Ed's Polyester Resin (EPR)
 

Egg Kaleidoscope Tutorial 

yoyo@yoyospin.com

The following photo tutorial will describe how to prepare, turn, finish and assemble an Exotic Blank Egg-Scope. You'll need a Kaleidoscope kit, adjustable pen mandrel, bushing set, a 13/16" drill bit, wet sand paper, various hand and power tools, eye protection and a dust mask of some kind.



Exotic Blank Egg-Scope blocks measure approximately 2" in diameter and 2.5" tall, giving you about 1/4" of extra length required for the finished scope.
 

Click on each photo below to view a larger image.



First, put on your safety glasses and dust mask. Then secure your Exotic Blank in some kind of holding fixture. I'm using a 10" wood clamp to hold the block securely while drilling. Mount your 13/16" Forstner bit in the drill press so that at least 2.5" of drill shaft is exposed below the chuck.

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 Now drill a hole through the center of the block. Clear out debris and shavings often. When getting close to the exit point, drill slowly and preferably into a sacrificial piece of wood under the Exotic Blankto avoid blow-out. Alternatively, you could drill just short of the exit point and sand or band-saw off the excess.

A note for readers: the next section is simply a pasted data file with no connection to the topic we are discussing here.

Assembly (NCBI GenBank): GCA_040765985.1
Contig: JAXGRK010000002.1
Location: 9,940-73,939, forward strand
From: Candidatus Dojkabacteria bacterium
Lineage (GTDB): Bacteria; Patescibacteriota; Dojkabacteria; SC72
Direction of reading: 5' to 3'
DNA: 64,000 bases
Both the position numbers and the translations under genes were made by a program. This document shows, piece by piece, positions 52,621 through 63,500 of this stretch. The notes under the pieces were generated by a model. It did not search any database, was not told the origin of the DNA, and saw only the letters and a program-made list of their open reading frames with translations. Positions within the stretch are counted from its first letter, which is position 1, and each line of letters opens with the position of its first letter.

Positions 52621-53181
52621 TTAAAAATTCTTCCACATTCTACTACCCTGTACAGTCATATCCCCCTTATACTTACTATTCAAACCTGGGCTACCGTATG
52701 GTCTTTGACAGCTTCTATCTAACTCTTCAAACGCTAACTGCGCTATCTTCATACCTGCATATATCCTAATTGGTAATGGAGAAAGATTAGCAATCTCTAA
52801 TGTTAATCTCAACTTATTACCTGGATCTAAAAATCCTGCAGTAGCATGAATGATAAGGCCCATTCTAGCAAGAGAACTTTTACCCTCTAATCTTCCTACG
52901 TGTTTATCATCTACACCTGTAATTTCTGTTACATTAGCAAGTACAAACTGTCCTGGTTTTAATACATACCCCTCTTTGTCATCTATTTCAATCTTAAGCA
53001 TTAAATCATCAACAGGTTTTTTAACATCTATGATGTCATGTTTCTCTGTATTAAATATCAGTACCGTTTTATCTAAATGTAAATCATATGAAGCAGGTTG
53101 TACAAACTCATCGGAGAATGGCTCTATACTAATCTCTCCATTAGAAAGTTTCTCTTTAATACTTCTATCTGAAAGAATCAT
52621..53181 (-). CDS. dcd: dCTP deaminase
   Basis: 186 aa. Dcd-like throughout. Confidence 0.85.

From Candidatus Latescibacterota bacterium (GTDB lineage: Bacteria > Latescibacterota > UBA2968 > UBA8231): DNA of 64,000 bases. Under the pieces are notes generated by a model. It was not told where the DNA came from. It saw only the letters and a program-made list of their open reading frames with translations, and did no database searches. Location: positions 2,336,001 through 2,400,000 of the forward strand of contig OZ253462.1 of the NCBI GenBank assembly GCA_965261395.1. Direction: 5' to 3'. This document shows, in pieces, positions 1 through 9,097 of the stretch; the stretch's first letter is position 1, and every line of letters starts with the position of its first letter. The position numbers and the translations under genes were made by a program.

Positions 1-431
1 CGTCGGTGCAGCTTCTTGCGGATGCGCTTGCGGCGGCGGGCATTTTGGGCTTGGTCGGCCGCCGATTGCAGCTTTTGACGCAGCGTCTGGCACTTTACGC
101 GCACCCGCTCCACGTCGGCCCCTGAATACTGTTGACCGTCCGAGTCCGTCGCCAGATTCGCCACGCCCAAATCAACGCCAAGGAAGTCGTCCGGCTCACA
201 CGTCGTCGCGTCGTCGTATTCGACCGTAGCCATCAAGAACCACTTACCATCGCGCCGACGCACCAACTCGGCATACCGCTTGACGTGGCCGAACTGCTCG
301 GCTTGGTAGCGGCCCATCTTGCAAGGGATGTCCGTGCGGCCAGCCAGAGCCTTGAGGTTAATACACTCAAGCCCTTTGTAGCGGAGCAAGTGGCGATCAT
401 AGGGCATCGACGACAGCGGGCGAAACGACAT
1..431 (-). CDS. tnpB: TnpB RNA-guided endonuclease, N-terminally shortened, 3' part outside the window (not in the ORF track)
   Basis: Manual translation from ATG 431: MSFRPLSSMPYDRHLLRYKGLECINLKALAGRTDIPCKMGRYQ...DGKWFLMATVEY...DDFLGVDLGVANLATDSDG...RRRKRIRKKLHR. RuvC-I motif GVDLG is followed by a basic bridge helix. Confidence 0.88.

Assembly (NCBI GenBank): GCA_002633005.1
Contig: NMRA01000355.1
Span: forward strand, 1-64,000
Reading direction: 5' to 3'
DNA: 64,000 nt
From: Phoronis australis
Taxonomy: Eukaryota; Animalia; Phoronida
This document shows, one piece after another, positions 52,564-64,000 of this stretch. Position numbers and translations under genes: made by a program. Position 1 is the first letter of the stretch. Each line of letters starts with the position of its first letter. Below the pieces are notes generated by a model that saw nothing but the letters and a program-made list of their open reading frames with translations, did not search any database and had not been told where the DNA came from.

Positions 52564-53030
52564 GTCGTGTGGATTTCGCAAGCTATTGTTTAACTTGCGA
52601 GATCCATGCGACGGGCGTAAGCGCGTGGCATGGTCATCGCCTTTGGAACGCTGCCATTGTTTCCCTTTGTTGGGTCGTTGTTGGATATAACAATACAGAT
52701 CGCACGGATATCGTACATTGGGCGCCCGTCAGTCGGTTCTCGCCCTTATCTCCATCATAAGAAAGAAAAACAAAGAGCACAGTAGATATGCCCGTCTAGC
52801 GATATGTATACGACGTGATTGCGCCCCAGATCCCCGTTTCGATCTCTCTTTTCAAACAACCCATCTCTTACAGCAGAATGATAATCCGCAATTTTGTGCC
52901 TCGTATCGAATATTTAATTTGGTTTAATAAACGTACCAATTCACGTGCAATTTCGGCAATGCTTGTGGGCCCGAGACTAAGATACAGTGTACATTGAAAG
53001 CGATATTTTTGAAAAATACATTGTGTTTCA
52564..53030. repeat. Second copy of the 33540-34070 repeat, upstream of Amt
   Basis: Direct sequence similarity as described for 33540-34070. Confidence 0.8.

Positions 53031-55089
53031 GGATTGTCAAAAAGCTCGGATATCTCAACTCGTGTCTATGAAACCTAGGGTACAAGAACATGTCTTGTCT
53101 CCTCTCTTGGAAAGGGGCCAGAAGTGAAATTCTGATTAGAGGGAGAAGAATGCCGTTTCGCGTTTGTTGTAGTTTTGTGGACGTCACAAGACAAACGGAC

At this point, your Exotic Blank should be about 2.5" long. The length needs to be reduced to 2.25". I'm using a 6" belt sander to take the block down to its final dimension. Be careful to leave a little extra length on the block until you are sure that the block's ends are true and 90 degrees to the hole.

 

 

 

 



Assuming your 13/16" hole is centered on both ends, you could use a square to check that the ends are 90 degrees to the block's sides.



This photo shows an adjustable # 2MT pen mandrel and a pair or bushings, purpose made for this kaleidoscope kit. Note that the mandrel's length has been shortened so that extra bushings are not required.